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Names. Besides the common name above written, it is called cheese rennet, because it performs the same office; as also gallion, pettimugget, and maid's hair; and by some wild rosemary.

Description. This rises up with divers small, brown, and square upright stalks a yard high, or more, sometimes branched forth into divers parts, full of joints, and with divers very fine small leaves at every one of them, little or nothing rough at all; at the tops of the branches grow many long tufts or branches of yellow flowers, very thick set together, from the several joints, which consist of four leaves each, which smell somewhat strong, but not unpleasant: the seed is small and black like poppy seed, two for the most part joined together; the root is reddish with many small threads fastened unto it, which take strong hold of the ground, and creepeth a little; and the branches, leaning a little down to the ground, take root at the joints thereof, whereby it is easily increased.

There is also another sort of lady's bedstraw growing frequently in England, which beareth white flowers as the other doth yellow; but the branches of this are so weak, that unless it be sustained by the hedges, or other things near which it groweth it will lie down on the ground; the leaves are little bigger than the former, and the flowers not so plentiful as those; and the root hereof is also thready and abiding.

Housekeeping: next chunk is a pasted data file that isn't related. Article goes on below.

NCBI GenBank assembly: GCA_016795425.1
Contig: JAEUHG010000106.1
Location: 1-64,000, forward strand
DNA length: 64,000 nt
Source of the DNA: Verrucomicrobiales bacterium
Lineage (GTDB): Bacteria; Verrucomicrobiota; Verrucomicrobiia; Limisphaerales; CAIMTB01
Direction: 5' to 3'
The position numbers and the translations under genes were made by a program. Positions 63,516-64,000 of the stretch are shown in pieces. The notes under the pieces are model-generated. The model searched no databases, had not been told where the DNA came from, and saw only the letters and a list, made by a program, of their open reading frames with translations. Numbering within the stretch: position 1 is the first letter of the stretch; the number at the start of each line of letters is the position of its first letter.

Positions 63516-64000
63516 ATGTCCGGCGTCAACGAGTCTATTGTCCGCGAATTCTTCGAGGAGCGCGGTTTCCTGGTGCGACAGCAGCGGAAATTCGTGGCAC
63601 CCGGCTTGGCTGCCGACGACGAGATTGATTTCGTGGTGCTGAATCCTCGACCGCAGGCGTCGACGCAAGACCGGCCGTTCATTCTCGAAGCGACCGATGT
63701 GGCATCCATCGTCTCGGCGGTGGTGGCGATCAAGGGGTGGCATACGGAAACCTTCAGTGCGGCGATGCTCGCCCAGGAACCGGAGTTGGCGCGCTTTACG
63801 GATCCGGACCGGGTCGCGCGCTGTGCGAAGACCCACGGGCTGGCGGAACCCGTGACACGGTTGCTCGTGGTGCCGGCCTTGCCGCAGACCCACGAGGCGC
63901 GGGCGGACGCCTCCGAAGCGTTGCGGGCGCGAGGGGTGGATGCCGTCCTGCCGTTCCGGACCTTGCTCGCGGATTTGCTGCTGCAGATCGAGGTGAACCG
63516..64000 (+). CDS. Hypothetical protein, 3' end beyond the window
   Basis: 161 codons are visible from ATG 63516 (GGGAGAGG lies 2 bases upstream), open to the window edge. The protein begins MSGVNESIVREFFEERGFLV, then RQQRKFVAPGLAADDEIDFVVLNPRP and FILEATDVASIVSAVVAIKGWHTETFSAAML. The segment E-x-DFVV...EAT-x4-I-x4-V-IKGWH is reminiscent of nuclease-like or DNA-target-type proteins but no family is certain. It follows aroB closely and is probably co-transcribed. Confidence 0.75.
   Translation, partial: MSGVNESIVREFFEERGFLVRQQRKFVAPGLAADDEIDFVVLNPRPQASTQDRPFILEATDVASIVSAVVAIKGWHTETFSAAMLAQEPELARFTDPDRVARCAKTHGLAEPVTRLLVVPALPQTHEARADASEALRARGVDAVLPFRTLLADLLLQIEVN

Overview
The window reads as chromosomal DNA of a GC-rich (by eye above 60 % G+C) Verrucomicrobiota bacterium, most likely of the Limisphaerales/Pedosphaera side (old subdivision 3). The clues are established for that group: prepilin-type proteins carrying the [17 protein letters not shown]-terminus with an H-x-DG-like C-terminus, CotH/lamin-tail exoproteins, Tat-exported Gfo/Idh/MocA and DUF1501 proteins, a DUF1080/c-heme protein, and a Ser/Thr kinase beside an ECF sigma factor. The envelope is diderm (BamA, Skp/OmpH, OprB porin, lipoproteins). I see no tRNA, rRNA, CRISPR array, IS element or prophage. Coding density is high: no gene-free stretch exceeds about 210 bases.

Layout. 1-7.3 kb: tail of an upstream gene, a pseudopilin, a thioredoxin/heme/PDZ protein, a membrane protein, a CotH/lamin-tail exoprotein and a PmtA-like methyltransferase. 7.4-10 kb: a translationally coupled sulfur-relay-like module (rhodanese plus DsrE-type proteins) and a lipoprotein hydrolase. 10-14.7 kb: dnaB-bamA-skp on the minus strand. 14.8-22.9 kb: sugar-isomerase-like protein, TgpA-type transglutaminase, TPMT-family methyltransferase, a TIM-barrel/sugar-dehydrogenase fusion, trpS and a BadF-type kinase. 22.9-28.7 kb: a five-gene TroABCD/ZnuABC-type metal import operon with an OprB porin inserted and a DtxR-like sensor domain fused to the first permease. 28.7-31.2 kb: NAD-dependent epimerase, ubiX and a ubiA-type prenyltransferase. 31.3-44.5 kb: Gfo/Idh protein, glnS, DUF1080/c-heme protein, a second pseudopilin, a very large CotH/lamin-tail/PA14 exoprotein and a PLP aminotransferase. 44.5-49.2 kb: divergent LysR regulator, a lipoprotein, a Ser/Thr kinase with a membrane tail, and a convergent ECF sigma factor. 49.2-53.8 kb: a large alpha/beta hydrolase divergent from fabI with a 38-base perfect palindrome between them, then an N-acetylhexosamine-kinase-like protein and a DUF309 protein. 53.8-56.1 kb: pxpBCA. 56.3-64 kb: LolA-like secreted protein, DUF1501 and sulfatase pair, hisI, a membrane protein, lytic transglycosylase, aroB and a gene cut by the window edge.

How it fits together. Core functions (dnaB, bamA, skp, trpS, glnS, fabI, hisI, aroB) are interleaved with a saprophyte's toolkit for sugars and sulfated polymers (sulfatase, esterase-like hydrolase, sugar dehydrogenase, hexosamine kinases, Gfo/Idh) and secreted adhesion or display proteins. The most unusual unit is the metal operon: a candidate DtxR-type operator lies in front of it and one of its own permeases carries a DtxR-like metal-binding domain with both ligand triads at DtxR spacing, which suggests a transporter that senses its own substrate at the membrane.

Place. They grow in meadow and pastures, both wet and dry, and by the sides of hedges.

Time. They flower in May for the most part, and the seed is ripe in July and August.

Government and virtues. They are both herbs of Venus, and therefore strengthen the parts, both internal and external, which she rules. The decoction of the former of these, being drank, is good to fret and break the stone, provoke urine, stay inward bleedings, and to heal inward wounds; the herb or flower bruised, and put up into the nostrils, stayeth their bleeding likewise; the flowers and the herb being made into an oil, by being set in the sun, and changed after it hath stood ten or twelve days; or into an ointment being boiled in axungia , or salled oil with some wax melted therein after it is strained; either the oil made thereof, or the ointment, do help burning with fire or scalding with water; the same also, or the decoction of the herb and flower, is good to bathe the feet of travellers and lacquais, whose long running causesth weariness and stiffness in their sinews and joints; if the decoction be used warm, and the joints afterwards anointed with the ointment, it helpeth the dry scab, and the itch in children: and the herb with the white flower is also very good for the sinews, arteries, and joints, to comfort and strengthen them after travel, cold, and pains.

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